Now that the Xbox One and PlayStation 4 are both out and we have had ample time with each system, we can finally start answering that one burning question: which system is better?
However, the answer is far more complex than just listing a winner, as each system has its high points and low points. In a new PS4 Experts feature, we'll compare specific aspects of each system to each other in order to find out whether the PlayStation 4 reigns supreme or if the competition managed to one-up our beloved system.
In the first feature, we will compare one of the most important parts of any gaming system: the controller. Which controller will come out on top, the DualShock 4 or the Xbox One controller? Read on to find out!
The Feel Of The Controller
One of the first things any gamer notices when picking up a new controller is how the controller feels. PlayStation 3 gamers will remember the early SixAxis controllers for the PlayStation 3 and how they felt lightweight and cheap. We're proud to announce that this problem definitely doesn't affect the DualShock 4, as the controller has a hefty weight behind it. The controller also feels incredibly comfortable in your hands, thanks to the redesigned handles.
In comparison, while the Xbox One controller also feels comfortable in your hands, it doesn't feel quite as comfortable as the DualShock 4. It's hard to describe without actually holding both controllers in your hands, but the DualShock 4 definitely has a comfort level that the Xbox One controller fails to reach.
The Feel Of The Buttons
The DualShock 4 has featured a number of improvements over the DualShock 3, especially in the buttons and sticks department. For starters, the analog sticks are now conclave, featuring circular ridges so that your fingers don't slip off the sticks. The triggers as well have seen improvements in their design, making it easier to grip and use them. The triggers are responsive and smooth, not like the DualShock 3 triggers which felt poorly designed and had a "clicky" feel to them. The Start and Select buttons have been replaced with the Share and Options buttons -- these buttons are easily labeled so any newcomer can figure out how to use them. The touchpad is responsive and non-intrusive, and the directional pad is the same brilliant design we've seen from Sony in the past. The DualShock 4 fixes the problems of the DualShock 3 while keeping all the best parts -- a winning combination.
The Xbox One controller, on the other hand, falters a bit in the buttons department. Sure, the directional pad is a huge improvement, mimicking the design of the DualShock 3 and 4. The analog sticks feature the same design as the DualShock 4, but the problem lies elsewhere: the triggers and the new buttons.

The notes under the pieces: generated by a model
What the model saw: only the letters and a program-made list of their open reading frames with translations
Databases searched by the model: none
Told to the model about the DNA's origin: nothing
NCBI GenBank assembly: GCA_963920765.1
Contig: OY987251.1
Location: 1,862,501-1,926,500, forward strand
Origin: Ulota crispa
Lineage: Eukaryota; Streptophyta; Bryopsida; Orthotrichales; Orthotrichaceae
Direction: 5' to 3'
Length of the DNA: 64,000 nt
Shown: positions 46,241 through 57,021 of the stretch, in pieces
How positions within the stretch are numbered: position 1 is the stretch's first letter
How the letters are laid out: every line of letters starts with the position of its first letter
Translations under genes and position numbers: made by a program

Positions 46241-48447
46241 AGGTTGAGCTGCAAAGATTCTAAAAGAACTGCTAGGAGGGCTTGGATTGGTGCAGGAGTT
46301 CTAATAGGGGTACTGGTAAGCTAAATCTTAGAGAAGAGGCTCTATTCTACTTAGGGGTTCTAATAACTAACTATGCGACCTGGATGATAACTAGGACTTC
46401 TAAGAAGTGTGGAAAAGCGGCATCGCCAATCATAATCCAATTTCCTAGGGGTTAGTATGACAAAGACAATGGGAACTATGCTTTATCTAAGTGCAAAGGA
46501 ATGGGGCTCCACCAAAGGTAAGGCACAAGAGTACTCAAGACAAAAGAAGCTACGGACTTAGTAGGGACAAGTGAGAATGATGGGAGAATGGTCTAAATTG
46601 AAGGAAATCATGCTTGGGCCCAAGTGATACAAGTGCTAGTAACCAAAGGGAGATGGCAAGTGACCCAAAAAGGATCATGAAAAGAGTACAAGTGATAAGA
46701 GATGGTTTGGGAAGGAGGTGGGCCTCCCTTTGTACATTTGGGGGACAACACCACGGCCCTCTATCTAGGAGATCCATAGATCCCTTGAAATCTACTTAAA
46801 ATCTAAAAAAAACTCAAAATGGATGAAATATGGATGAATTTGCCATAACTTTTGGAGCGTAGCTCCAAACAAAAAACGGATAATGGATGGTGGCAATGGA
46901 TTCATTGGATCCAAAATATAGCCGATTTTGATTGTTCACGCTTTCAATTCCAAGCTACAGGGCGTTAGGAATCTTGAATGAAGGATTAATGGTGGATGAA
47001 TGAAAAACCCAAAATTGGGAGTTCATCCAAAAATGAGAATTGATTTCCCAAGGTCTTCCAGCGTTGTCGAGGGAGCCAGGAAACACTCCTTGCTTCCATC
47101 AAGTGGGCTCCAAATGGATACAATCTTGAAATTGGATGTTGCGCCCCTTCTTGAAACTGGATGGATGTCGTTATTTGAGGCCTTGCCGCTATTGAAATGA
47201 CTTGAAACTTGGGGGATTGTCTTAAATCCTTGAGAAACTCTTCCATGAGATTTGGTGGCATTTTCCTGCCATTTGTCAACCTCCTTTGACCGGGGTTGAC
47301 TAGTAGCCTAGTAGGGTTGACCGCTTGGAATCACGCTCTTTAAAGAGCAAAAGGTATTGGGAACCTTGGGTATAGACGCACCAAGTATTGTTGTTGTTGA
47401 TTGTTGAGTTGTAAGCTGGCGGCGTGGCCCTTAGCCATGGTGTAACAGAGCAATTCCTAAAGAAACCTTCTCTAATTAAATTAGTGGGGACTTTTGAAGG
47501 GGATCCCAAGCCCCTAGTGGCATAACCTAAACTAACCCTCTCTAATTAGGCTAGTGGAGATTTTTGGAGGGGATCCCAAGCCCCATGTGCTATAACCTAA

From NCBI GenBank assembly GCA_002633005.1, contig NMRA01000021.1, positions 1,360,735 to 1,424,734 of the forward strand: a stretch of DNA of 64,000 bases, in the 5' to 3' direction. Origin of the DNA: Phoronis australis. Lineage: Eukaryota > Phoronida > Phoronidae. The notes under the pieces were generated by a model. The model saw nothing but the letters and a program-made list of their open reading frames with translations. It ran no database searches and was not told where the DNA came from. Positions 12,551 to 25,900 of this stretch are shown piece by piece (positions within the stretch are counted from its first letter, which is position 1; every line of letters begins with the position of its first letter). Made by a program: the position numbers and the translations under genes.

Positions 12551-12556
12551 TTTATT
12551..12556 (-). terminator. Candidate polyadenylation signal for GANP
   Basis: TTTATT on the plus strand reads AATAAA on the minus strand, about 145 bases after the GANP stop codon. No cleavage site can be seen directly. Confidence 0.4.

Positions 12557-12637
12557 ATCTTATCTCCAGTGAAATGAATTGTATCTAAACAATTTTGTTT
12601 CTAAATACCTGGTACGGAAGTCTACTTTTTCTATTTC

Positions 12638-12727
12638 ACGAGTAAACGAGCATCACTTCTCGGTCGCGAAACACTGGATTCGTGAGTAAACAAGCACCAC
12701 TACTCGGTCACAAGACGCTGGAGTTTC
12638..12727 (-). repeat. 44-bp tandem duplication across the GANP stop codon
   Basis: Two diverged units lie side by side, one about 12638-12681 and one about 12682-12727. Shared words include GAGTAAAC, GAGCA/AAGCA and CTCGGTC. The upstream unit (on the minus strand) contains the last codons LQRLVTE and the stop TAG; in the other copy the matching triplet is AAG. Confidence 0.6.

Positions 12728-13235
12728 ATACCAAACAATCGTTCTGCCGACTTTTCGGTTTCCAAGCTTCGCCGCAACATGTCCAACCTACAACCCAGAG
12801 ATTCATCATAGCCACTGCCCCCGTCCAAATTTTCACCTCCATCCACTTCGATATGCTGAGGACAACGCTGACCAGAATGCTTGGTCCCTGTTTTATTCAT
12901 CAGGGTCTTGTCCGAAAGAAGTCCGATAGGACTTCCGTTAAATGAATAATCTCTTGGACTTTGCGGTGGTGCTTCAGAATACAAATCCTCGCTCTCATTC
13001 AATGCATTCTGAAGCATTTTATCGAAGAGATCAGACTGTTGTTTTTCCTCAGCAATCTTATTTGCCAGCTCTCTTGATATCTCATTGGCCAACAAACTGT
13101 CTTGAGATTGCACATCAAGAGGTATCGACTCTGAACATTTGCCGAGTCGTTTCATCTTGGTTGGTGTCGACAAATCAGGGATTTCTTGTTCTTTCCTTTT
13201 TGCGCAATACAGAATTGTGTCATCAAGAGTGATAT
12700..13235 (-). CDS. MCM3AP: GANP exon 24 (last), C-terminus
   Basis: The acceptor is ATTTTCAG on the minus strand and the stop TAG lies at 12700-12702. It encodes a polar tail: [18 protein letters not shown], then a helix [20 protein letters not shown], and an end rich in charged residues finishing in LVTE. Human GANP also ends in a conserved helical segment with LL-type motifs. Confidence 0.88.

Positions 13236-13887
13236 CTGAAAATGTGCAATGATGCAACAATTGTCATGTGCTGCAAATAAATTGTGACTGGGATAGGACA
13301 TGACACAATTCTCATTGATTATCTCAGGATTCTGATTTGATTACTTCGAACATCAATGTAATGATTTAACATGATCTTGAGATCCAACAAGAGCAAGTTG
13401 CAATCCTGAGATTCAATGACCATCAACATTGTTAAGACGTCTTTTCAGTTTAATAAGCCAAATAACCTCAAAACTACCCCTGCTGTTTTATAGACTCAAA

The Xbox One's triggers, namely the LB and RB triggers, feel stiff and clicky, a far cry from the smooth, responsive triggers of the DualShock 4. But the main problem lies in the Xbox One's new buttons, represented by icons of three straight lines and two windows. While the three straight lines is obviously an Options button, it's still unclear what exactly the button with the two windows is supposed to represent. It's function changes depending on the app or game you're playing and at the end of the day, both new buttons are confusing. The DualShock 4's buttons feel great and are well laid out, so the DualShock 4 takes this round again.
The Feel Of The Charge
One of the most disappointing things about unboxing my Xbox One was noticing the batteries in the box, indicating to me that the controller was once again stuck in the past when it came to wireless technology. The concept of a battery powered wireless controller was barely acceptable during the last generation, but seeing it brought forward to the Xbox One screams "money grab" on Microsoft's part. Naturally, you can purchase a "Play and Charge Kit" for $24.99 to do away with batteries forever, but shouldn't this sort of thing be standard and not an add-on?
The DualShock 4, much like the DualShock 3, doesn't use batteries and provides a charging cable that connects to either the PS4 or your PC to charge the controller. The DualShock 4 holds a lengthy charge, as well. Sony definitely takes this round because when you think of a next generation controller, you certainly don't think of one that needs batteries to operate.
What's In A Name?
Come on, the name DualShock sounds so much cooler than just "Xbox One Controller."
And The Winner Is...
When it comes to the battle of the controller, the PlayStation 4's DualShock 4 is the clear winner. Not only is the controller extremely comfortable and features responsive buttons, the real tipping point is the fact that it doesn't require batteries. Everything you'll ever need for the controller comes in your PlayStation 4 box, making the DualShock 4 feel like a true next generation controller.
Agree? Disagree? Let us know in the comments!
Article by - Joshua Phillips
Insert Date: 12/10/2013